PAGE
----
Yesterday, Easter Sunday, I returned to Red Lake with my friend, Linda. Actually, it worked out perfectly. When we walked back to Lorenzo's office, I told him I followed through and brought him the nurse he requested and then asked "...where's my sheepherder?"
It occurred to me last week after looking at photos from pasting Red Lake that I should have put a sheep + kid image on the ice container and do it in such a way that Lorenzo could still use the cooler. I used an old Boy Scouts bowie knife to separate the lamb's legs from the body so the ice box door could still be used. One of the cashiers who was standing close by watching said to another cashier "...O look. He's a good inlaw. He can butcher. He just cut the leg off."
It was great again hanging out at the store. Later in the day Linda mentioned that she'd heard from a friend that the old Red Lake Trading Post had been built by the Babbit Brothers two years before Lincoln delivered the Emancipation Proclamation.
This time a different relative of Lorenzo's named Chris helped me. He really got into it. He joined me as I was putting the piece up on the ice cooler and then did the "kid running left" image pretty much by himself.
Ned, in the red hat, showed up. He asked where I was going and whether I had room to get him to the junction some 18 miles away. "Yeah," I said. "Sure." And then it hit him. He recognized me and said "...Ooooh. I know you. You're Thomas from the clinic. You know my mom and dad and you took pictures of me in 1998." I didn't recognize him but when he told me who his parents were, boom! I knew who he was (though I still didn't remember taking pictures of him).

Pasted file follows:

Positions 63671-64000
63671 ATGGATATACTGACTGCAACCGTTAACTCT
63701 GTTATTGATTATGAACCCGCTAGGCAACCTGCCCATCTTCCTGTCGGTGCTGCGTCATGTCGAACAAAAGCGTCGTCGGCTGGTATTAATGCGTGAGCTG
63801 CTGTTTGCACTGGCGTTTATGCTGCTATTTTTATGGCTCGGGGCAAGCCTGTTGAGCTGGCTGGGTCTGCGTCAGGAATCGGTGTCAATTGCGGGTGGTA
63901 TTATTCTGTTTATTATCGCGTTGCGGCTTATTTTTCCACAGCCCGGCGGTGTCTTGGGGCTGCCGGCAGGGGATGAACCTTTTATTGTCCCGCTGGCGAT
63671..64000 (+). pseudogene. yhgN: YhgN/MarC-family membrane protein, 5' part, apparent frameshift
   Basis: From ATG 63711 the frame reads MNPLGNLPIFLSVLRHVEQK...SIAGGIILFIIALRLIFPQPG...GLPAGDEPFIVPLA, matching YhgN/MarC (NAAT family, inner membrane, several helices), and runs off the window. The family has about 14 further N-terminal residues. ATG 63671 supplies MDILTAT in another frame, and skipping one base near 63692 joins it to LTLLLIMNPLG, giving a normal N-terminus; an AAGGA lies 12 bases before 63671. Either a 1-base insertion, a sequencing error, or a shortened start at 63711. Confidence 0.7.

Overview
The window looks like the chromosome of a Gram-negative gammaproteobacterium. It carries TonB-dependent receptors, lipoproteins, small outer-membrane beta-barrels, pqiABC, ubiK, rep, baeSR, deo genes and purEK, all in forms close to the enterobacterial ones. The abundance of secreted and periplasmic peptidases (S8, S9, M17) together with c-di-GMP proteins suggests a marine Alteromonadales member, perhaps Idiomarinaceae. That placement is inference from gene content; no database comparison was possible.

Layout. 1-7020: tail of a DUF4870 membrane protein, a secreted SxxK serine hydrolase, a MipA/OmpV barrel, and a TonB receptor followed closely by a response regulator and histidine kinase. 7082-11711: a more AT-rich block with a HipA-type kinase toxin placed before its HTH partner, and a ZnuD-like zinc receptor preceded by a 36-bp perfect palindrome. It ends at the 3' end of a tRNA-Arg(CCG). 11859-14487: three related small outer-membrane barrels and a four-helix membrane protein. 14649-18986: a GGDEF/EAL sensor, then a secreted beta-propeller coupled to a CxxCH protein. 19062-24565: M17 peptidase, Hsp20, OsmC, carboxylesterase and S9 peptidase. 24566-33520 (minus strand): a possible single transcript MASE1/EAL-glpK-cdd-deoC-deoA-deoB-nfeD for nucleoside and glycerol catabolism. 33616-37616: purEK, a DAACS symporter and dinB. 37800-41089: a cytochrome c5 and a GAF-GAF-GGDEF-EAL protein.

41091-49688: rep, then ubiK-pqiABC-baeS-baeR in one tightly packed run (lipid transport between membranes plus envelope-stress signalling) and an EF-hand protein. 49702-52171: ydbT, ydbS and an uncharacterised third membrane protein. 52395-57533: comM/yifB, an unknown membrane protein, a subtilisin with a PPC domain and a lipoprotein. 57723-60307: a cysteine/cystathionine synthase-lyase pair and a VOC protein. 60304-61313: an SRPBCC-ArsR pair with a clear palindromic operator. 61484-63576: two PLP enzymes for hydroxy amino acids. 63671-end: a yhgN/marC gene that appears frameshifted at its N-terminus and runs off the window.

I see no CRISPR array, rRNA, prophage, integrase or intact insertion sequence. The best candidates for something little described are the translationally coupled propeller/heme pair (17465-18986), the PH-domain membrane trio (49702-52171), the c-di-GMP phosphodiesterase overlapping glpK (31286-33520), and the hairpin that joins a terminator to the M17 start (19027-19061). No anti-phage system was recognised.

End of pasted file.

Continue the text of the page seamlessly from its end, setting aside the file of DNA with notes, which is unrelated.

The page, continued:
I ended up giving Ned a ride 35 miles to the road up to his parent's place (though his dad passed away several years ago and his mom is in a nursing home in Flagstaff. He went to their place to meet up with his kids who were coming in from Salt Lake City.)
Ned talked incessantly on the ride back. At one point he told me what's his wife's name is and said "...she's got a big ass, like... like... like..." Linda and I looked at each other somewhat incredulously waiting with baited breath to hear what Ned's wife's ass was like.
"It's like your people's asses," he said.
"Okay. I got the image in my head," i responded.
Ned reminded me of one of his favorite photos that I took of his parents. We laughed about the irony of his parents being outdoors while a recently born baby goat was inside. I'd just picked his mom up who'd been hitchhiking and took her to her octagon. When we got there I cracked up upon seeing the goat inside.
the madman's, guy + marie feb 1998
He said it's up still in their house even though they aren't there anymore.